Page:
Custom-built botnet steals eBay accounts Online auction site eBay has been targeted by identity thieves, who are wielding a botnet that uses brute force to uncover valid account login info, an Israeli security company said Monday. [Computerworld]
Trademark plaintiff drops suit vs. Google over ads The plaintiff in a long-running trademark infringement lawsuit against Google Inc agreed on Friday to drop its case targeting the Web search advertising leader’s core business, according to court filings. [Reuters]
VMware IPO puts spotlight on rival firms The success of VMware Inc.’s public stock offering earlier this month was good news for parent company EMC Corp. But VMware competitor John Thibault is almost as glad. “It’s a little awkward to actually be happy for a competitor,” Thibault admitted. But his company, Virtual Iron Inc., is riding the wave of free publicity generated by the VMware offering, and by Citrix Systems Inc.’s $500 million purchase of the virtualization software company XenSource the following day. [The Boston Globe]
Virtual Iron Preps Latest Virtualization Release Virtual Iron, which has been working to position itself as the low-cost, open-source alternative to VMware, is releasing the fourth version of its namesake virtualization suite. The Lowell, Mass., company will release Virtual Iron Version 4 on Sept. 10, just before the start of the VMworld conference in San Francisco, executives announced Sept. 4. [eWeek]
Faster Wi-Fi in Works to Transfer Data With a wave of his hand over a homemade receiver, Georgia Tech professor Joy Laskar shows how easily – and quickly – large data files could someday be transferred from a portable media player to a TV. Poof! “You just moved a movie onto your device,” Laskar says. [Associated Press]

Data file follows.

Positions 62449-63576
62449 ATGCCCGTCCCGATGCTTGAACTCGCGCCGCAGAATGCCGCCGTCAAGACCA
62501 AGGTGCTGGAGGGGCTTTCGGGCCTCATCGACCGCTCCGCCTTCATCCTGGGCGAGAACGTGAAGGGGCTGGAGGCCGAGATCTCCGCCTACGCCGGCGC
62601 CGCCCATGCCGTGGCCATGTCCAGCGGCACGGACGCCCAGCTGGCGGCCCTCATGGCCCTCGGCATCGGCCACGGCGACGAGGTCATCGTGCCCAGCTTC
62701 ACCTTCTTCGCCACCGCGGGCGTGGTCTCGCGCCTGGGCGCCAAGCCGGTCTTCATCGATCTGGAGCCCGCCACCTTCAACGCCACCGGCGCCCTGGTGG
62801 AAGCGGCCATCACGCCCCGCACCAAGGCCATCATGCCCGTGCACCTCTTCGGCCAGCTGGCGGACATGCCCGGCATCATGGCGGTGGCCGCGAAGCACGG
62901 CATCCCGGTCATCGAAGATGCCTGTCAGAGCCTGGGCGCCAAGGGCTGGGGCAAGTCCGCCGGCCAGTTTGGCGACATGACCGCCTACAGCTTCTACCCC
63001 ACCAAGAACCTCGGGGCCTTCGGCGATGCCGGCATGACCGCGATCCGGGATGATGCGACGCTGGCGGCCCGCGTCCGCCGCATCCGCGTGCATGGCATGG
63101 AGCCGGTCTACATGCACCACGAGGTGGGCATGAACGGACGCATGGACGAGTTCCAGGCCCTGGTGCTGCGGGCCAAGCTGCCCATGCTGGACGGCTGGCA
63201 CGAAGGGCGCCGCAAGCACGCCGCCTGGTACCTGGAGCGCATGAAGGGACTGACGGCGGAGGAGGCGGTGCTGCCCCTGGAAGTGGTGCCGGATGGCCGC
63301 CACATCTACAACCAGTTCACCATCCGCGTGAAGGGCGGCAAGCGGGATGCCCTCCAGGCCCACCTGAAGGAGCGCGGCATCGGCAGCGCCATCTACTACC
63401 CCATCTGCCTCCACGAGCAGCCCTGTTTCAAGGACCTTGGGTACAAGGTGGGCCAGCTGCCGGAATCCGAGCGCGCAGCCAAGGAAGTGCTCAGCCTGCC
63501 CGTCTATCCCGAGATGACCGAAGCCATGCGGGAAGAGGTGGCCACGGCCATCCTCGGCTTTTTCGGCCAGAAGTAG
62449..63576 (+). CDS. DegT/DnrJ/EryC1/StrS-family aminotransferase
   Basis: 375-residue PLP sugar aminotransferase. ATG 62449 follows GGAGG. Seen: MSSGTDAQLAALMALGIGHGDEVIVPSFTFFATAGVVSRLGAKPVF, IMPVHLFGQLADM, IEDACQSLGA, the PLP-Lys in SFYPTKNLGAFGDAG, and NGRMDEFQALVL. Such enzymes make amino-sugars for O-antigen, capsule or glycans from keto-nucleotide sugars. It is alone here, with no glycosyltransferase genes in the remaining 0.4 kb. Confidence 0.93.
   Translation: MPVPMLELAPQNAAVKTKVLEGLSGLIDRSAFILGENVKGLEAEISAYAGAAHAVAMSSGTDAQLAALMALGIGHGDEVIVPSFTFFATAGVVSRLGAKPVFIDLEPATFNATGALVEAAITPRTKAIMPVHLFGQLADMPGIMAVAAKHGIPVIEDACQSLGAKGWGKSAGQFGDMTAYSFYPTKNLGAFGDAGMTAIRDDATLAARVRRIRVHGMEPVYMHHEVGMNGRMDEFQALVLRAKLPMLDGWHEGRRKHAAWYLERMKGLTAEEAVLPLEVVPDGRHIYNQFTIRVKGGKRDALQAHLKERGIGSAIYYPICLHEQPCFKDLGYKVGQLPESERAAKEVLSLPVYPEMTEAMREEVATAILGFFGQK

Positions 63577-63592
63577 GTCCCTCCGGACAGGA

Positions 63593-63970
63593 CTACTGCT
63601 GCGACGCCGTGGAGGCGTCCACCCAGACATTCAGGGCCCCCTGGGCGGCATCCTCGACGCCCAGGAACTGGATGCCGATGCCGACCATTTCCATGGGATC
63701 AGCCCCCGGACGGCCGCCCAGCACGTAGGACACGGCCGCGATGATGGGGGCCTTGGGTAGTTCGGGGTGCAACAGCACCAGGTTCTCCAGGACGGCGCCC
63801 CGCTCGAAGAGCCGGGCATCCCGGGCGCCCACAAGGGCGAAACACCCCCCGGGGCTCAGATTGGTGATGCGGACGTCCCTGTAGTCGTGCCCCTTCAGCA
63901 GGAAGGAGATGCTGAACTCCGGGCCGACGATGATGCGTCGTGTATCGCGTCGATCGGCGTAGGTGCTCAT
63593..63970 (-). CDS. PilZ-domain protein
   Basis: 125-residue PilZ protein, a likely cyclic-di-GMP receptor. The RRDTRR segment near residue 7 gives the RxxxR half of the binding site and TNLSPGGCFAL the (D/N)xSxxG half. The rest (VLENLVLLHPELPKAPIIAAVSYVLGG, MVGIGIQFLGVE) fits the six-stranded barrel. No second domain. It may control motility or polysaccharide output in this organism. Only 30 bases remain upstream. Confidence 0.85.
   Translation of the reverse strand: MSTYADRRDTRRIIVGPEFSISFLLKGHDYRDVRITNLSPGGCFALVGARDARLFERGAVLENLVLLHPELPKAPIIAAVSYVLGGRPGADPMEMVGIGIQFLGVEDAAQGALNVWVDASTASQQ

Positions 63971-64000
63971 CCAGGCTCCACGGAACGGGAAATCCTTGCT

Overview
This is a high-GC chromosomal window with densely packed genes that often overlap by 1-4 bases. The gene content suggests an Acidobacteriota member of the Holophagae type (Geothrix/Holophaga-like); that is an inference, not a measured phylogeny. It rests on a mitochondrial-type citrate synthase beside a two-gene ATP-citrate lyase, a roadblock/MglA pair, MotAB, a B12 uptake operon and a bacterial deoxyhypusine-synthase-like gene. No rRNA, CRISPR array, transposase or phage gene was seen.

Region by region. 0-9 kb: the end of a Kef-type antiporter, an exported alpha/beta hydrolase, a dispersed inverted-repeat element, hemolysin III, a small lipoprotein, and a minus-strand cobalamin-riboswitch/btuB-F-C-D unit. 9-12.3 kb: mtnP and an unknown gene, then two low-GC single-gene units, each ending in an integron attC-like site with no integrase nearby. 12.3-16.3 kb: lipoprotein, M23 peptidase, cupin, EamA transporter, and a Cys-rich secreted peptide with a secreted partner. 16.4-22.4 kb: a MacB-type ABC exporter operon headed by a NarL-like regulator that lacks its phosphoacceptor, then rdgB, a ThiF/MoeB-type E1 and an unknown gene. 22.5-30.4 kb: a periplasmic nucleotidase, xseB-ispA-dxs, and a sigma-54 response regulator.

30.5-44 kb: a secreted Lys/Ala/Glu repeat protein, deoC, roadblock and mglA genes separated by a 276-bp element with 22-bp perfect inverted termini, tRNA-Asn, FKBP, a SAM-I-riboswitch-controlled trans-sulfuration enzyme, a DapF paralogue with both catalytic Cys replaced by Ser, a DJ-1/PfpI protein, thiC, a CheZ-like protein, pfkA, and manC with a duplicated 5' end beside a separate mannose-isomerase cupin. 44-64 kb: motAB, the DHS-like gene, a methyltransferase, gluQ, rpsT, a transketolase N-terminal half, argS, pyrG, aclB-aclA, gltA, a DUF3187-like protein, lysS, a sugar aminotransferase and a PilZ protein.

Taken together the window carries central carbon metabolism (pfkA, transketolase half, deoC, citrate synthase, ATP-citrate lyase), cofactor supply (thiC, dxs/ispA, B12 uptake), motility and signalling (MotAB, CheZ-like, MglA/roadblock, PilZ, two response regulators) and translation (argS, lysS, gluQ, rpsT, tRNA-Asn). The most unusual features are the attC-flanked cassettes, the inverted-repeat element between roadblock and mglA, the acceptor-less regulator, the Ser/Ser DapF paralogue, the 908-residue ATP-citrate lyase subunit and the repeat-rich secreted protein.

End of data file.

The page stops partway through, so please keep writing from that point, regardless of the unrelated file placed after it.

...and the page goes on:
Microsoft Still a Monopoly, 7 State Attorneys Say Seven states are pushing back against the Department of Justice’s assessment that the landmark antitrust settlement between the United States and Microsoft has removed the anticompetitive obstacles created by the software maker and resulted in more competition in the middleware market. [eWeek]
EMC Buys VAR, Beefs Up Services EMC has acquired its fourth solution provider in under two years with an aim to beefing up its services business, but it says other solution providers should not be concerned the company is lessening its channel focus. [ChannelWeb]
Monster data theft also hit U.S. job site About 146,000 people using a U.S. government jobs Web site had their personal information stolen by hackers who broke into computers at Monster Worldwide, a government spokesman said on Thursday. [CNET]
Microsoft third-party licensing and activation server set to RTM In July, Microsoft announced its intentions to deliver a number of licensing technologies to third-party vendors interesting in deploying Microsoft-like activation and licensing in their products. One of those components, the Software Licensing and Protection Server (SLP), is likely to be released to manufacturing (RTM) on August 31, according to a Microsoft blog entry by a member of the SLP team. [All About Microsoft]
Cisco Turns to Trend Micro for Router Security Cisco Systems Thursday unveiled plans to add content security services to its routers via an extended partnership with Trend Micro. [ChannelWeb]
Sun seeks developer help to make Solaris ubiquitous Sun Microsystems Inc. has ambitious plans for the commercial and open-source versions of its Solaris operating system, hoping to achieve for Solaris the kind of ubiquity already enjoyed by Java. [Computerworld]